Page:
Chapter 16

The Bedwetters diligently lift and stack hay in preparation for the transport of the buffalo. Having packed everything into the truck, the boys realize that Lally two has left behind his cherished pillow. However, he reassures them he no longer needs it, and wishes to leave it there. Teft has planned to hotwire this truck as well, but suddenly realizes it has not even occurred to him to check for the keys. Indeed, the driver has left the keys in the car, and although the truck fails to start on the first try, the engine starts on the second try. As the boys feed hay to the buffalo from the back of the truck, and Teft drives very slowly in first gear, the animals and the boys begin to engage in a mutual communication, trust, and understanding.

Chapter 17

The boys muse on the time passed since their departure from Box Canyon Boys Camp. Although it has been less than a full day, it seems as if years have elapsed. Contemplating the significance of what they have done for the buffalo, they imagine hippies spotting them while driving. Lally two notes that if little kids have the opportunity to see the buffalo, "It'll be better for them than TV."

Chapter 18

Because they have been discouraged from making noise during most of their mission, the boys, additionally energized by their success, chat about a variety of topics. Counting the buffalo, they soon realize that more have joined the herd, including two calves. It occurs to the boys to turn on their radios, but as soon as they blare out, Cotton forces them to turn them off again, citing the shooters as a threat. Lally two and others express fear about what will happen to the group, and Cotton claims that anyone capable of such a slaughter of the buffalo would surely also be capable of treating the Bedwetters with cruelty. Suddenly Teft notices a fence ahead, and the group moans and groans about yet another barrier to the completion of their task.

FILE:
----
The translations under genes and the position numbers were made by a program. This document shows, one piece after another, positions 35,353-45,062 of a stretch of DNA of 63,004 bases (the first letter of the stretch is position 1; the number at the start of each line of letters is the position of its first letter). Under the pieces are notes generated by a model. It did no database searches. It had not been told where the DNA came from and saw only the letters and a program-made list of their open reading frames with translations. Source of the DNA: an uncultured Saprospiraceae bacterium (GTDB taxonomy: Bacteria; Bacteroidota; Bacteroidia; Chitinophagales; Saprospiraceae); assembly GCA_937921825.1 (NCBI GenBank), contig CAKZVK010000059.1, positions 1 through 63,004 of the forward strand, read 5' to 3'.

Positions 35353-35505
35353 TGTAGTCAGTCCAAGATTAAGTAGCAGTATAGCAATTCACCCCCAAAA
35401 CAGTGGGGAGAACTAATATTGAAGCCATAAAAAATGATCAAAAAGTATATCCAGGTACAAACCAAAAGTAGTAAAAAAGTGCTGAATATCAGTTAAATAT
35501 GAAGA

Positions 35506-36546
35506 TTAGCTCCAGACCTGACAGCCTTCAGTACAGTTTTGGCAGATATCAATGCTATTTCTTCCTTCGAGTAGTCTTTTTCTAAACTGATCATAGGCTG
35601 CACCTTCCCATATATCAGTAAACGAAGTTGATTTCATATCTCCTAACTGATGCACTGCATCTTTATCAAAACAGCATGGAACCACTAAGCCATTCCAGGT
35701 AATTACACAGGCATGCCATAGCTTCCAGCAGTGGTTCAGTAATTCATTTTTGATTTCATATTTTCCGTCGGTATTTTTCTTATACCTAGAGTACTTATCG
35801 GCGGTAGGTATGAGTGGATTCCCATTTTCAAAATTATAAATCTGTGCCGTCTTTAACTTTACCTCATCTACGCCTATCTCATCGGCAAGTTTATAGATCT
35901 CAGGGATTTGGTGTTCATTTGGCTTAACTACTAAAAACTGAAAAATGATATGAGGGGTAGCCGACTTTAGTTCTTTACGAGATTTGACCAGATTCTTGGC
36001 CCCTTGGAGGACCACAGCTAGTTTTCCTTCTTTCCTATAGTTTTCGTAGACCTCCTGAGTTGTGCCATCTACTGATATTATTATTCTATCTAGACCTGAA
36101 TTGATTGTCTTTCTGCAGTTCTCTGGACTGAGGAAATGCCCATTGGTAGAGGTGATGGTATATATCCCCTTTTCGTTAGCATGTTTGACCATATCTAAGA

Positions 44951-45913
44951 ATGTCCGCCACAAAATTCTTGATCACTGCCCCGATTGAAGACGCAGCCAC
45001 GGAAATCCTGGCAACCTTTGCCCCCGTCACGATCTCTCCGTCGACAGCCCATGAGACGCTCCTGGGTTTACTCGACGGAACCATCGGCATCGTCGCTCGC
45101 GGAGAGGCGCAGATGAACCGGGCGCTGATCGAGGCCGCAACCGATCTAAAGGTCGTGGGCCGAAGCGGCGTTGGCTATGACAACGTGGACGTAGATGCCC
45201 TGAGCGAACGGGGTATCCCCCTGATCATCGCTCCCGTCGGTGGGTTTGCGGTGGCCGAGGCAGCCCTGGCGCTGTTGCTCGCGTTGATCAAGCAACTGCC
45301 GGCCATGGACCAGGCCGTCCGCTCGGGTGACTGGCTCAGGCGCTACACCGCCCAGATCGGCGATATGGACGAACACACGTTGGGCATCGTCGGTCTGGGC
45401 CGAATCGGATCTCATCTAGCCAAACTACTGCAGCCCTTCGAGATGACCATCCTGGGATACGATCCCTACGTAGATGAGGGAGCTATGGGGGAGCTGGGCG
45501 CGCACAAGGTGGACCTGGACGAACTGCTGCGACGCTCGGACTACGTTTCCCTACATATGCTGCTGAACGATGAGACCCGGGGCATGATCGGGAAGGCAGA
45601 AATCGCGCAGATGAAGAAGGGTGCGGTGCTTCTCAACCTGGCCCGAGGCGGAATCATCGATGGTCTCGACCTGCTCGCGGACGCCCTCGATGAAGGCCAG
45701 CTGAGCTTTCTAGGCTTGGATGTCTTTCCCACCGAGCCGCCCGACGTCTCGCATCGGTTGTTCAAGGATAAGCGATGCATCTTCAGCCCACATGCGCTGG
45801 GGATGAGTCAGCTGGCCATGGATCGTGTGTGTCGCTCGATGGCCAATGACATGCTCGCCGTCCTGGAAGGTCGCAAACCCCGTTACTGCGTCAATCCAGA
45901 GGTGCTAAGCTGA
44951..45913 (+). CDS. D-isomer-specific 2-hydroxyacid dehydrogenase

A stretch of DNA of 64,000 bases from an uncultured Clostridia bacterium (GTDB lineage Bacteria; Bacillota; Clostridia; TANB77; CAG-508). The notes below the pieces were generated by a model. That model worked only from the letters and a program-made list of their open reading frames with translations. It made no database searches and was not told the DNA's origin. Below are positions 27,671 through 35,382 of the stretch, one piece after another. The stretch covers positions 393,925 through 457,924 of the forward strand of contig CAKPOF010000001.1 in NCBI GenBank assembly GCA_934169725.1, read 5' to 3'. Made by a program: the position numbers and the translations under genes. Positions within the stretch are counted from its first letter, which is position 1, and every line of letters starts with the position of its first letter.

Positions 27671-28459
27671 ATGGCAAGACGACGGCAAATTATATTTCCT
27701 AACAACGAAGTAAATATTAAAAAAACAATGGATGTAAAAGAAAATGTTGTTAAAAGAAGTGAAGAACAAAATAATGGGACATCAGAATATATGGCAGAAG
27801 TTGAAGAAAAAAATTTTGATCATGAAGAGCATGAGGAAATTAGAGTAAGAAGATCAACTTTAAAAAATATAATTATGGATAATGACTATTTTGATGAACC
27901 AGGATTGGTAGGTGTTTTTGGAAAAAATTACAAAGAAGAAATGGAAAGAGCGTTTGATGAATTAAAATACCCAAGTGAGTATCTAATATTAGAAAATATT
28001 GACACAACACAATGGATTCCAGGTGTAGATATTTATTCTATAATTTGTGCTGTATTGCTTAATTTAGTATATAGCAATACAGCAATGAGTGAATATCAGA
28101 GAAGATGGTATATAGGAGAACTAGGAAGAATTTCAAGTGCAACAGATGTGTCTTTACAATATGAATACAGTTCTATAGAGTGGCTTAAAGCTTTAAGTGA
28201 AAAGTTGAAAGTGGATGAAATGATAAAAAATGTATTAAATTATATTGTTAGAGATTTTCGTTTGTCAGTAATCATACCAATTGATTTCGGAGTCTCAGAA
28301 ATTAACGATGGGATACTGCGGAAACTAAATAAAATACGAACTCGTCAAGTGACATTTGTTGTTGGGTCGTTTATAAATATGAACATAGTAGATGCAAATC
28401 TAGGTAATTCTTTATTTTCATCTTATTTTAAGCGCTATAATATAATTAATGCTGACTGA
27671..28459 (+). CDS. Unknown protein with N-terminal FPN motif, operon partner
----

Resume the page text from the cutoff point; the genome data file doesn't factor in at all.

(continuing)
Lally two, swelling with newfound confidence after his self-initiated catwalk crawl, leaves his pillow behind when the boys pile into the truck to lure the buffaloes out toward the open fields. Not only has he proven himself capable of initiative and bravery, he has also rejected the symbol of his fears and dependencies by giving up the pillow that had served a role similar to that of a security blanket. When the group had thrown their radios, headgear, and flashlights at the buffalo to force them out of their pens, the group had sacrificed the sense of comfort these items had offered in exchange for the gratification of doing the right deed. Lally two, however, had a particularly powerful need for a sense of security. His separation from his pillow, therefore, represents a true transformation and arguably wins him the distinction of the most dynamic character in the novel.

At the end of Chapter 16, Swarthout comments on the boys' communication with the buffaloes as they lead them out to the open fields beyond the preserve. After the boys and the buffaloes have spent a certain amount of time with one another, both the boys and the animals grow more comfortable and less afraid. Swarthout writes, "They smelled each other. And suddenly boys of fifteen, fourteen, and twelve were children once more. The breath of innocent animals blessed them."

Swarthout believes in the power of the buffaloes to bring peace and harmony to those who treat them with kindness. He also uses this communion between man and beast to draw similarities between the two. Using scent, which animals instinctually employ to determine the absence or presence of danger, the boys become at ease with the animals and experience a certain entirely novel tenderness and peace, which they have never before experienced with other human beings. Swarthout believes in the power of nature in creating this timeless and innocent connection. He also writes, "Oddball ideas bumbled through the alleys of their heads. Who, it occurred to them to wonder, was herding who? Which were the shepherds, and which the sheep?" This implies that Swarthout believes in a kind of equality between boy and buffalo, which plays a central role in his advocacy of animal rights.

Although Teft's story about his cousin's piranha initially seems pointless, the reader soon discovers the underlying lesson. Teft emphasizes the necessity to finish what you start. The Bedwetters' journey provides an example of perseverance in the face of an incredibly difficult mission. Provided with many opportunities to become disheartened and return to the camp before they liberate the buffaloes from their fatal end, the boys have learn one of the most important lessons in life. Although they sacrifice quite a bit in the course of their adventure, they extract meaning from the experience as a result.